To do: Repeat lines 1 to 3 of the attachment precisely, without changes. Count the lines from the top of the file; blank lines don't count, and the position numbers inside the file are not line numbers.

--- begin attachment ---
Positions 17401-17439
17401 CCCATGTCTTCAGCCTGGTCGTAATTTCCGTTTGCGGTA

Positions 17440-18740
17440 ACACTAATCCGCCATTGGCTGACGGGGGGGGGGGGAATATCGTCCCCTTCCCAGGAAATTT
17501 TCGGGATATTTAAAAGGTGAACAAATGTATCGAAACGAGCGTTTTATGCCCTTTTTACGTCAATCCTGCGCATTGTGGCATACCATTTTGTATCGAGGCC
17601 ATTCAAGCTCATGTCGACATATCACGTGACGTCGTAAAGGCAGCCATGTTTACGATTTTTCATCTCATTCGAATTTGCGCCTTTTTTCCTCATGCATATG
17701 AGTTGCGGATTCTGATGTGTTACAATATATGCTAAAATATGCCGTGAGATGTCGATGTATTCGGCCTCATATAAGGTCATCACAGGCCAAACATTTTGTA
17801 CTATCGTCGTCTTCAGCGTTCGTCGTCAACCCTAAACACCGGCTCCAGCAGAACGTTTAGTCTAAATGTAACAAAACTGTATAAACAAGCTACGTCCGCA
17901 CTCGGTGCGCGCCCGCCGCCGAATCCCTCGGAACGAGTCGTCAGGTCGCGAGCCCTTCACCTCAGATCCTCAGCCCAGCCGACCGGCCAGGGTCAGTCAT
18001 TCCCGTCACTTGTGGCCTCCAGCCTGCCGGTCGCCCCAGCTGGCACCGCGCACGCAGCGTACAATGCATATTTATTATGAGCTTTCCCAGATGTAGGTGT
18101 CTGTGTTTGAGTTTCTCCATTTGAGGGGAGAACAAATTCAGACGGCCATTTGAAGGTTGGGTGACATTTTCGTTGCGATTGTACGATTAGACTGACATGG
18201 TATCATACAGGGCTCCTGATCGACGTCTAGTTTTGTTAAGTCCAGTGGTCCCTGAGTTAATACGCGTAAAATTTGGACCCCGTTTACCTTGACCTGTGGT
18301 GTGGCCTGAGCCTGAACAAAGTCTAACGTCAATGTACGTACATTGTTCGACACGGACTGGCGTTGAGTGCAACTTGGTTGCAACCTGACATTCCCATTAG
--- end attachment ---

Positions 17401-17439
17401 CCCATGTCTTCAGCCTGGTCGTAATTTCCGTTTGCGGTA

Positions 17440-18740